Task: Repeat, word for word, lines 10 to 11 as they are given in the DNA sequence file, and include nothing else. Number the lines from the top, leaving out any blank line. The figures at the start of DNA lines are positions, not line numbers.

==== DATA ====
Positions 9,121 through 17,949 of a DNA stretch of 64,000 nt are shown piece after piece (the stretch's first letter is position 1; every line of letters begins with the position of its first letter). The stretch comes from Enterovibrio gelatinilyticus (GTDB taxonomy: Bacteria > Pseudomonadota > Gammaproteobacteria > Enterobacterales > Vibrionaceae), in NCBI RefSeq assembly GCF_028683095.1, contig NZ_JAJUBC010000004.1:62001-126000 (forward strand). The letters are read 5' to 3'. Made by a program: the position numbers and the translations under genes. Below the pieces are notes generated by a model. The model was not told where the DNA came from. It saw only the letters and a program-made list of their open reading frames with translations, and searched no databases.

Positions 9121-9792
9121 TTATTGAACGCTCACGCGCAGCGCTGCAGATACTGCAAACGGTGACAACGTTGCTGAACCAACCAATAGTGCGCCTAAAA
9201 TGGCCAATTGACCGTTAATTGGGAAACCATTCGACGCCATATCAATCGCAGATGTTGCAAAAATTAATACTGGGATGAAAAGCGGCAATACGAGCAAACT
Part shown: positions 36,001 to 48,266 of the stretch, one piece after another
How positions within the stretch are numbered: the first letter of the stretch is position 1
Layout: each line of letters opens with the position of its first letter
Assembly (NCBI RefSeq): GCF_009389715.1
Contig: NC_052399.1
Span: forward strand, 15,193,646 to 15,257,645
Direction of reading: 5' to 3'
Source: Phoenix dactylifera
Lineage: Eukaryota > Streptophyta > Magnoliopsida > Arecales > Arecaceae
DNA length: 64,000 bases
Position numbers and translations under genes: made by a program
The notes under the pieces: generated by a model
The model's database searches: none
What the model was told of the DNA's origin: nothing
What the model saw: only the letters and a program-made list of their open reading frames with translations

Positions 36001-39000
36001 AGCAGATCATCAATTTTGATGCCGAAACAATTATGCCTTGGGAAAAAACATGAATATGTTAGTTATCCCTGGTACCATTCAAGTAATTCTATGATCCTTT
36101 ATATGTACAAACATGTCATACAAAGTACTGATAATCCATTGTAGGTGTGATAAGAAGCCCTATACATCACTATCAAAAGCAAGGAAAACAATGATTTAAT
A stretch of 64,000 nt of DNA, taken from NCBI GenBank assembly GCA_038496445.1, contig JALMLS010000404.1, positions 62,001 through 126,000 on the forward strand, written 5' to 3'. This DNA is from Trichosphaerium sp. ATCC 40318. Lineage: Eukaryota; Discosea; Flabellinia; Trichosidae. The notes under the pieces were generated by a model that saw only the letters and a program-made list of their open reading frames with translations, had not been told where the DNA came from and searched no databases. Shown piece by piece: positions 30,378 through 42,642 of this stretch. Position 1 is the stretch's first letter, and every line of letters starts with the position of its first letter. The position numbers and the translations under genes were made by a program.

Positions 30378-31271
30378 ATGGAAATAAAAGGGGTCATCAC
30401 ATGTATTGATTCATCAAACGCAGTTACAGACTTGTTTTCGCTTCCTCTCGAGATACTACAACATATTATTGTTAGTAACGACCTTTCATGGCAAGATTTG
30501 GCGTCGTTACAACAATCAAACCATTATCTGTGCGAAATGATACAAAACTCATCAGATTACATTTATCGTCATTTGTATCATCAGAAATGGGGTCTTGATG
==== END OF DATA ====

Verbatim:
Span: forward strand, 15,193,646 to 15,257,645
Direction of reading: 5' to 3'